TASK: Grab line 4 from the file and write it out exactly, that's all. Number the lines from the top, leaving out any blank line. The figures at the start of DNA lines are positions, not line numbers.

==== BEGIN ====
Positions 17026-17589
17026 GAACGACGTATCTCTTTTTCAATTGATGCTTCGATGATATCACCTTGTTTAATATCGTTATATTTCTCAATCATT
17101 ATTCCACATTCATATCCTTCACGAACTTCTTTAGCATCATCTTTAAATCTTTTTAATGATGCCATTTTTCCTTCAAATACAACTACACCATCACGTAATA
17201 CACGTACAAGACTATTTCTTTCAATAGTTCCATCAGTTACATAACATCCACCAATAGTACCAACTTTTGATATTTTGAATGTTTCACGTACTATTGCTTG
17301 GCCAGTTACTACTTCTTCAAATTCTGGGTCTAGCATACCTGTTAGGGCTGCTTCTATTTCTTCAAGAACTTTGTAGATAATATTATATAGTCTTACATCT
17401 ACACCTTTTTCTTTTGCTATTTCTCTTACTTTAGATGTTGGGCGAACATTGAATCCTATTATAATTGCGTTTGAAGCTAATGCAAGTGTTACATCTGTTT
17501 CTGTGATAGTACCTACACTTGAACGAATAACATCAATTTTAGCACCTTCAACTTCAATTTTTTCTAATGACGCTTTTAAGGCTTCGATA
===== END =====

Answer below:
17201 CACGTACAAGACTATTTCTTTCAATAGTTCCATCAGTTACATAACATCCACCAATAGTACCAACTTTTGATATTTTGAATGTTTCACGTACTATTGCTTG